Paying to get into America


Today I filled in an ESTA application form online. Every two years or so I go through this rigmarole; until about 2009, the visa waiver agreement between the UK and the US meant that you just ticked some boxes on a green form before you disembarked in the States, saying you weren’t a terrorist or a Nazi, and that was that. Now, you pay $14 (and, somewhat aggravatingly, $10 of that goes to a tourism promotion fund, when if you’re paying to go into the US, you probably don’t need tourism to be promoted to you, but there you are…) and fill out a longer form online. So all your data is in a computer somewhere (and when you start to fill out the form, there’s a stern warning to tell you you’re connecting to a government computer and mustn’t do anything bad).

Admittedly, scribbling on a bit of green cardboard was outdated even when I started doing it back in 2000, and with heightened security after all the atrocities of the last decade and a half, you can see why somebody would feel Something Must Be Done. At the same time, it seems strange that I’m answering questions about whether or not I have syphilis, and what my parents’ names are, and where my current employer is based, and if I’m considering committing crimes in the US. After all, some of us are going to be orphans and not have parents’ names to give, some of us don’t have employers, and I’m unsure that asking somebody if they’ve ever done anything bad or thought about doing anything bad is really going to catch out many real threats. After all, terrorists can lie just as much as anyone else can. (Strangely, it’s not a requirement to have a first name when you fill out this form.)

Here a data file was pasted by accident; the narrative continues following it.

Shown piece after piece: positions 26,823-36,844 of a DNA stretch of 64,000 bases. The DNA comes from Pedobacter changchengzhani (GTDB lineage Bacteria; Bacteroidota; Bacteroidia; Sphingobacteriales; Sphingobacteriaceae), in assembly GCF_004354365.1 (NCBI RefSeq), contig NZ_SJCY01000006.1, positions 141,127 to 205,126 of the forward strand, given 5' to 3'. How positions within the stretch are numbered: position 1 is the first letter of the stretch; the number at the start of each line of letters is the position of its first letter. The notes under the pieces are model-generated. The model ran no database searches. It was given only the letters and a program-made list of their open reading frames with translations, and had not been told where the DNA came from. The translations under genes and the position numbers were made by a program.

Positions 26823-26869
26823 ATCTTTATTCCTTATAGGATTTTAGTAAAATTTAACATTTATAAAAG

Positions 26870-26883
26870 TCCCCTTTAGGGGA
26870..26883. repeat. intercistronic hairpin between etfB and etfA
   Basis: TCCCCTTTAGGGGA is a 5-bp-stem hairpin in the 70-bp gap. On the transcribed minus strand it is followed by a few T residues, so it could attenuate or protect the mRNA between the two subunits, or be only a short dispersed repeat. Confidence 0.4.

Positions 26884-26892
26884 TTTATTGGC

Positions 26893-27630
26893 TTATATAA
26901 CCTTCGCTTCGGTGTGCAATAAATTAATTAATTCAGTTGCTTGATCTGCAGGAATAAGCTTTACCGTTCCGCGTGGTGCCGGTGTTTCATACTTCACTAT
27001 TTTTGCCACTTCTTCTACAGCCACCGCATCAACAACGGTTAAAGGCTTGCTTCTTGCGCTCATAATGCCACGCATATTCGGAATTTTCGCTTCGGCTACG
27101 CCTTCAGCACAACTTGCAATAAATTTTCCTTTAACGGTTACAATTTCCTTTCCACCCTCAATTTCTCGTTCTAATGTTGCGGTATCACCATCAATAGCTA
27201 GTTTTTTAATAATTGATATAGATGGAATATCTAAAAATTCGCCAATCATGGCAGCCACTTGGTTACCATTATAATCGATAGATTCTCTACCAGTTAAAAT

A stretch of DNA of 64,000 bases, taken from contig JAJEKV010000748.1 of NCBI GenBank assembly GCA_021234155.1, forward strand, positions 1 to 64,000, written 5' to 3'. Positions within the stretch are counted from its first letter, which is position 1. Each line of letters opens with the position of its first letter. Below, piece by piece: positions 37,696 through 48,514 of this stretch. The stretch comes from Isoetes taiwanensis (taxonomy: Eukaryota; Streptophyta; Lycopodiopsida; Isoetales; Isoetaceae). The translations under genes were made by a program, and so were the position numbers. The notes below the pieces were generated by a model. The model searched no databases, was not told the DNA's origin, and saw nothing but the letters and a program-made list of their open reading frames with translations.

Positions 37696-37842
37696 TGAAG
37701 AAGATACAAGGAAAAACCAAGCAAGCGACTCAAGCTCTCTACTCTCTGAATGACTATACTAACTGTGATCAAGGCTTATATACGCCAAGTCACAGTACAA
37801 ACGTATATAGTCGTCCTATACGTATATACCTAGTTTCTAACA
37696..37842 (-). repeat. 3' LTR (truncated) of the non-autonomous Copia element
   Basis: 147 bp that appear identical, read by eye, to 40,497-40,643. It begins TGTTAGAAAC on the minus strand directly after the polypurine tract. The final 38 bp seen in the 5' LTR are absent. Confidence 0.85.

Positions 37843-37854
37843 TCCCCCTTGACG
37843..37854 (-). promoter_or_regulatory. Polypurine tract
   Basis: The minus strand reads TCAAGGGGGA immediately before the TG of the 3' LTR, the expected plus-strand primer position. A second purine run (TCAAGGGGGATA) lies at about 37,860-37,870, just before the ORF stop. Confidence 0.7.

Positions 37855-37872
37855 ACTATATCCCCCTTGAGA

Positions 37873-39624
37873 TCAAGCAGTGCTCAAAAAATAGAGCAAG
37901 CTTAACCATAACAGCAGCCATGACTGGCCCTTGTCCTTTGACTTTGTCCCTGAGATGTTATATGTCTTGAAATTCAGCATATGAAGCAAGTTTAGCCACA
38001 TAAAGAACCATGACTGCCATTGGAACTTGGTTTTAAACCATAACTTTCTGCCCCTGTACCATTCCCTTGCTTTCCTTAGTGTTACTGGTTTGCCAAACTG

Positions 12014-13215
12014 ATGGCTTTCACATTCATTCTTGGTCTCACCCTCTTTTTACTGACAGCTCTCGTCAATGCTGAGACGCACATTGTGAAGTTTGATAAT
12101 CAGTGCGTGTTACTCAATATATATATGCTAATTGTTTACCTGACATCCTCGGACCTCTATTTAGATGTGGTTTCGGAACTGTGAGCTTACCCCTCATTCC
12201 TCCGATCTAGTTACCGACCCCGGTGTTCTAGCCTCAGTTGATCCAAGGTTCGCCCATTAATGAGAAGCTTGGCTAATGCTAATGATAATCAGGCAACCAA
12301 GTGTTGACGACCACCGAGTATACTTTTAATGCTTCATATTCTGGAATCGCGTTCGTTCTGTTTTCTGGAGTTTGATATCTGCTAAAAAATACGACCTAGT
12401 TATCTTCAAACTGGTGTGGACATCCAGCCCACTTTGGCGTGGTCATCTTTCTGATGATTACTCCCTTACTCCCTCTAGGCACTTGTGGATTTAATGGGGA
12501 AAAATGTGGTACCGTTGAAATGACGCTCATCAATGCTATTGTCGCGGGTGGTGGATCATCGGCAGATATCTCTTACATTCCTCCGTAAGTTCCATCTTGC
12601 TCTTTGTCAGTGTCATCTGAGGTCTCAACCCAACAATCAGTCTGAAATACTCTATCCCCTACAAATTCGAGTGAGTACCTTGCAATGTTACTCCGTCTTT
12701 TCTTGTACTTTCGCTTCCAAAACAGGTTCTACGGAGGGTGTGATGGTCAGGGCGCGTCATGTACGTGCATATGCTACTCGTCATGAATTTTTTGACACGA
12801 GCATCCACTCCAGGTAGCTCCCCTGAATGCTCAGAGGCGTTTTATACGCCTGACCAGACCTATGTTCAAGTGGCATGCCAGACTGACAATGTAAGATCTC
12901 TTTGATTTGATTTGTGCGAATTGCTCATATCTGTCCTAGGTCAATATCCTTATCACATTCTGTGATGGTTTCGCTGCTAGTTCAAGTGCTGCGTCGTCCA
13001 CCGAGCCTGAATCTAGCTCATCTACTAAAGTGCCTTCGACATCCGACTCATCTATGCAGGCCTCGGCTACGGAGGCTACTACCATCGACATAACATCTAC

Still, I made my way through the form, which feels onerous, but then complaining about it is slightly ridiculous, because it’s not like I have to go through the much more complicated process to obtain a visa to visit the US, unlike acquaintances of mine from other countries. Having to take 15 minutes to do something and then complain about it smacks of the over-privileged coming into contact with a slightly harsher part of reality than they’re used to.

Perhaps it’s the $10 that I object to, not the collection of data that I don’t feel is really necessary.

Or it’s the lack of an email confirmation at the end of the process. I’ve got a bit of paper I can print out (that from previous experience the border staff don’t care about in the slightest) but if you’re going to make the process online, you’d think there’d be an online confirmation as well that I’d receive. Is the thing not really joined up enough?


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